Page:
Our opinions and advice to the world. Updated whenever we get around to it.

Oh This Is Mint

[Via La Shawn Barber's Corner]

I've ranted with friends before about people changing the terms B.C. to B.C.E. and A.D. to C.E. It drives me nuts when I see books and whatnot changing these terms. A while back a museum in Toronto caused a stink when they dated their exhibits with the 'common' notations.

Well Selwyn Duke does an awesome job showing how stupid such a thing is:
All joking aside, their reasoning is the epitome of specious logic. B.C. and A.D. certainly are reflective of Christianity, but everything is reflective of something. For instance, since we’re talking about our calendar, it’s instructive to note that every single month’s name is of Roman origin. A few examples: July and August were named after Julius and Augustus Caesar. January and March were named after Janus and Mars, the Roman pagan gods of war, and of gates and doors and entrances and exits, respectively. September, November and December are named after the Latin [which was the language the Romans spoke] words for seven, nine and ten, respectively. Should we rename our months? After all, relatively few people are of Roman descent.

Then there’s the fact that we use the Roman alphabet [although they learned it from the Etruscans] and Arabic numerals [invented by the Hindus, most likely]. Yet, I never hear anyone say that we should dispense with those designations because they might offend those not of Roman, Etruscan, Arabic or Hindu lineage. Or, how about the fact that English, which is spoken in all corners of the Earth now, bears the name of a people on a small island in the Atlantic?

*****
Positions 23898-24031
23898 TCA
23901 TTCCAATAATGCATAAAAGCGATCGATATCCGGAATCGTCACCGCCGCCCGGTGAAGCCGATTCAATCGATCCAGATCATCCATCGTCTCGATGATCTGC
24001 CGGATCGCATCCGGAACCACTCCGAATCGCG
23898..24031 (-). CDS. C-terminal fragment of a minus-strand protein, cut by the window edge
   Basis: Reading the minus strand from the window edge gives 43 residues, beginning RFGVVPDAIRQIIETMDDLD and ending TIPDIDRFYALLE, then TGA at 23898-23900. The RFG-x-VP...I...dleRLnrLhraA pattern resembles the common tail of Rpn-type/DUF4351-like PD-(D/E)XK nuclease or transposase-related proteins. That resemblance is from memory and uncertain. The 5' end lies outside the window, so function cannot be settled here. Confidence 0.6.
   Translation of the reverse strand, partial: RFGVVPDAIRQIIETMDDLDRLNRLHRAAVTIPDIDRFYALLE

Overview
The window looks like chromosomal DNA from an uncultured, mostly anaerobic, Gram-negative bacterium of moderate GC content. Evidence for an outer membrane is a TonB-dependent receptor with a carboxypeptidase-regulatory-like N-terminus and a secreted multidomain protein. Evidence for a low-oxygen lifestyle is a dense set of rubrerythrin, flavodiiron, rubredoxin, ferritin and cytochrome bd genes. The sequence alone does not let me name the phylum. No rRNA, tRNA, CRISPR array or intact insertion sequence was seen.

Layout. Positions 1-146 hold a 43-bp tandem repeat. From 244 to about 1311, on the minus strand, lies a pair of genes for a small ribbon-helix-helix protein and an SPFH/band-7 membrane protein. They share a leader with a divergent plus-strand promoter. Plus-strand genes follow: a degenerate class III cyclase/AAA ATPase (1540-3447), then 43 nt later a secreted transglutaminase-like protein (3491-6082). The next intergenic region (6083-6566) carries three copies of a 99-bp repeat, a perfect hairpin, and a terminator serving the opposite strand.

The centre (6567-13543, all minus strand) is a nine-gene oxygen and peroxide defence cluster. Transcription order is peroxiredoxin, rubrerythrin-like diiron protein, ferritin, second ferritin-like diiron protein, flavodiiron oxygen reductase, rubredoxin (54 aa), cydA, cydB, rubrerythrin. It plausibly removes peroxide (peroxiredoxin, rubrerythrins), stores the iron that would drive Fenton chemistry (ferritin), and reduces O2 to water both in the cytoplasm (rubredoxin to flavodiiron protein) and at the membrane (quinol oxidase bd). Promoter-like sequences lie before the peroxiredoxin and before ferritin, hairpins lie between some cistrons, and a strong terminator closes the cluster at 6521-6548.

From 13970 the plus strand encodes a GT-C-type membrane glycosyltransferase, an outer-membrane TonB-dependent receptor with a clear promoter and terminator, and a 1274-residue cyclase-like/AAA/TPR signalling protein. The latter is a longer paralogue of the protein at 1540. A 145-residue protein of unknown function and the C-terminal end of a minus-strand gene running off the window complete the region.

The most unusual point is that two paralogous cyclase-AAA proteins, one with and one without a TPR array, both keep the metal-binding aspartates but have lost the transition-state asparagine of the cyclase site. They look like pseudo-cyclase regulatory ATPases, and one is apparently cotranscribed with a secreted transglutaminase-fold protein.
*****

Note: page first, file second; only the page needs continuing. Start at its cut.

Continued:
And what about our cities and states? Many of them bear names that are reflective of Christian influence: Los Angeles [the Angels], Sacramento [the Sacraments] and Corpus Christi [the Body of Christ], to name a few. But, then, some are reflective of French influence, such as Baton Rouge and Louisiana; some are reflective of American Indian influence, such as Chappaqua, Saratoga, Illinois, Texas and twenty-five other states; some are reflective of Spanish influence, such as Palo Alto, Los Alamos and over two-thousand other places. And, of course, there’s the fact that our country was named after the explorer Amerigo Vespucci. There go those Italians again, hogging all the influence.

Methinks much offense can be taken, so some remedial action is in order. Here are my suggestions: our months should be renamed and referred to as “Common Month One,” “Common Month Two,” etc. Then, our alphabet can be called “the Common Alphabet,” our numbers “the Common Numerals” and English “the Common Language.” Then we must resolve to rename our states “Common State One,” “Common State two,” all the way up to fifty, assigning them the Common Numbers based on the order in which they entered our Common Union. The end of this good start – but only the beginning of a journey toward total sensitivity – will be to take the lead among nations and rename America “Common Nation 192.” Why Common Number 192? Well, that’s how many nations exist at present, and we wouldn’t want to be so insensitive as to take Common Number One for ourselves simply because we were so privileged as to be sensitive first. Now, I don’t expect other nations to follow suit immediately, but I reckon that when our common-sense extends across the Common Oceans and to the common folk, Common Continents one through six will become sensitized to sensitivity.
I simply couldn't agree more.

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